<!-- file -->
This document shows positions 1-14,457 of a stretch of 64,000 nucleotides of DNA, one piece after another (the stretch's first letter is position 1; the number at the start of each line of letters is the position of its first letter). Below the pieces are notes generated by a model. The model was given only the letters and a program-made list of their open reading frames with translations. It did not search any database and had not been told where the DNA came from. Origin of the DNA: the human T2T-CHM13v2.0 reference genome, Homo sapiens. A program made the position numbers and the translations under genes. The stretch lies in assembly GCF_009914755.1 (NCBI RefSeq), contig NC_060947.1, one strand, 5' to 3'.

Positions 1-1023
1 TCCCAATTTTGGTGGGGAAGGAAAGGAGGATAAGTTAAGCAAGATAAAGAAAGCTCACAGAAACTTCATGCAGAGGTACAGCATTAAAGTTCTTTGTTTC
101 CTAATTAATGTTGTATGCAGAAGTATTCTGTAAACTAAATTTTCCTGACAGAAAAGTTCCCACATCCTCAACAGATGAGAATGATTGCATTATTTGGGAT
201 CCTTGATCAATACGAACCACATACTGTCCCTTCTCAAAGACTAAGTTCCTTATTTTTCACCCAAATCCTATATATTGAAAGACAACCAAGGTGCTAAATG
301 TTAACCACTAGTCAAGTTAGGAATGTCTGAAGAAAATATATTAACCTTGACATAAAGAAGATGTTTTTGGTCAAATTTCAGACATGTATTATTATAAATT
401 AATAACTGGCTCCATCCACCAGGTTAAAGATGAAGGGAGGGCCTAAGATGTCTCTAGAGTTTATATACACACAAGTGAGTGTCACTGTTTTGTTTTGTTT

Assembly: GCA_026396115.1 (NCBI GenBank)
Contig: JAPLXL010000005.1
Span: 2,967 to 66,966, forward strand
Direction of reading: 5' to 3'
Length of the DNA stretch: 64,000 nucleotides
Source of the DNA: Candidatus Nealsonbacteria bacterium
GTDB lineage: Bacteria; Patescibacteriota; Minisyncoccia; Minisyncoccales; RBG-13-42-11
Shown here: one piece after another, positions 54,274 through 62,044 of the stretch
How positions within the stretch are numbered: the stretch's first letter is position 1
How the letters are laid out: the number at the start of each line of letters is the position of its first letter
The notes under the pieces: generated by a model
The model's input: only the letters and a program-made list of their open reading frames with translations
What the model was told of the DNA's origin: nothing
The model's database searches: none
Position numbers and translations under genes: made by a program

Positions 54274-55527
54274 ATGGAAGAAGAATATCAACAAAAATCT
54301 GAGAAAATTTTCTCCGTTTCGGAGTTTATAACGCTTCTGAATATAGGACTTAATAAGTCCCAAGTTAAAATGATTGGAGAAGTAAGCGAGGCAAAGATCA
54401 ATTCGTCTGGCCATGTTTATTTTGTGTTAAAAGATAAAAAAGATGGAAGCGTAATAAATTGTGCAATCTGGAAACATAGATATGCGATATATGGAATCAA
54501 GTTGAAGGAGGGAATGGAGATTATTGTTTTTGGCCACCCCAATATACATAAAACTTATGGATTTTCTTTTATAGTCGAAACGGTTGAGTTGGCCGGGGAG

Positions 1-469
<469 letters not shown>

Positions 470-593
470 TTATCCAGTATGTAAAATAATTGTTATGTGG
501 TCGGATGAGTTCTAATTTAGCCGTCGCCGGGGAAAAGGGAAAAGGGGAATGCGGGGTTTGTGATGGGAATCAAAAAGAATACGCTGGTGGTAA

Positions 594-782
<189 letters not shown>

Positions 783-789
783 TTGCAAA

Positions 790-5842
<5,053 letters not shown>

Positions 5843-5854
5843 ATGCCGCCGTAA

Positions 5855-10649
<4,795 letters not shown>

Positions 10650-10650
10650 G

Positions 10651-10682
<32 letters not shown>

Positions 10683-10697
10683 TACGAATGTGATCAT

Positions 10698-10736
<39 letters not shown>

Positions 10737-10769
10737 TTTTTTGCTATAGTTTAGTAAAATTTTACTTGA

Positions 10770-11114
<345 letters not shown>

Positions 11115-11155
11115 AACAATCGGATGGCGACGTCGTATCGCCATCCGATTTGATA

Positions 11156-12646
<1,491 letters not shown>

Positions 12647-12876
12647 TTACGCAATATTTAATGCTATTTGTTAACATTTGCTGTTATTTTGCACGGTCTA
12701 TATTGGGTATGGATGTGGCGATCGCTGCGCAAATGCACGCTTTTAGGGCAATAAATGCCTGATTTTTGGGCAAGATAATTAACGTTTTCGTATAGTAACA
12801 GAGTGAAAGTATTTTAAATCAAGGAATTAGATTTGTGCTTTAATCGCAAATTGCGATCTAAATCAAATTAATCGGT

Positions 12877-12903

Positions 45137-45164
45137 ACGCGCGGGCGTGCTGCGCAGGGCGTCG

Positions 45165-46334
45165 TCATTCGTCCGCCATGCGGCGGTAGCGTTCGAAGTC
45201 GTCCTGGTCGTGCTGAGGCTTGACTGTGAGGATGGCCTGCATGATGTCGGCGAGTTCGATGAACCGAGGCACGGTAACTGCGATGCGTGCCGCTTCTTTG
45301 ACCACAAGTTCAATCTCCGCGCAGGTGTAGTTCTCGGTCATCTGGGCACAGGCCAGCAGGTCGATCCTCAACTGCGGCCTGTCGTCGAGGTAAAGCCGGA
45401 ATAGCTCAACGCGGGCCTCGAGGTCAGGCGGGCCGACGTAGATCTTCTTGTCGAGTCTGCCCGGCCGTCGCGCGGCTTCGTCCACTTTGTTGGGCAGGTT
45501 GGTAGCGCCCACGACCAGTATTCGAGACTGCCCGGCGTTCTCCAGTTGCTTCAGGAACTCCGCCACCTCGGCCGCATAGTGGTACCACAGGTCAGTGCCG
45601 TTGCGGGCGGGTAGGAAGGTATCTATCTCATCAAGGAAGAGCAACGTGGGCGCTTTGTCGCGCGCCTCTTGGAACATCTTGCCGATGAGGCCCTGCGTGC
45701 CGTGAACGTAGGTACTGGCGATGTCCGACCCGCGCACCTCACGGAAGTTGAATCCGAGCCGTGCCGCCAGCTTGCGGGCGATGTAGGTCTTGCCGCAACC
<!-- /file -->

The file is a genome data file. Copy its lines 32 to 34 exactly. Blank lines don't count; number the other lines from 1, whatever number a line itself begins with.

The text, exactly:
501 TCGGATGAGTTCTAATTTAGCCGTCGCCGGGGAAAAGGGAAAAGGGGAATGCGGGGTTTGTGATGGGAATCAAAAAGAATACGCTGGTGGTAA

Positions 594-782
<189 letters not shown>